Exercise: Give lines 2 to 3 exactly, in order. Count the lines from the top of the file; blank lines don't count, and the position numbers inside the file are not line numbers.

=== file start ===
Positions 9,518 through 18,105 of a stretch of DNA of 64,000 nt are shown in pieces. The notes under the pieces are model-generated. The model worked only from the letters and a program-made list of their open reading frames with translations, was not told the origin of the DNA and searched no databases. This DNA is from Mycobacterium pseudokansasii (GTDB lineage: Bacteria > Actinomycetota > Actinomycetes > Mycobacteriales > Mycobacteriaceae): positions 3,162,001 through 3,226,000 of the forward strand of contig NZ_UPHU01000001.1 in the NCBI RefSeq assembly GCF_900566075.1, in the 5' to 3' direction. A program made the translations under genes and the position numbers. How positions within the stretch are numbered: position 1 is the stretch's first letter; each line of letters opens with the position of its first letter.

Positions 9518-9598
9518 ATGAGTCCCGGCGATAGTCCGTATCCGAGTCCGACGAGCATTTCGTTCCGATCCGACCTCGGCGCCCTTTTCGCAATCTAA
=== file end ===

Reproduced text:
Positions 9518-9598
9518 ATGAGTCCCGGCGATAGTCCGTATCCGAGTCCGACGAGCATTTCGTTCCGATCCGACCTCGGCGCCCTTTTCGCAATCTAA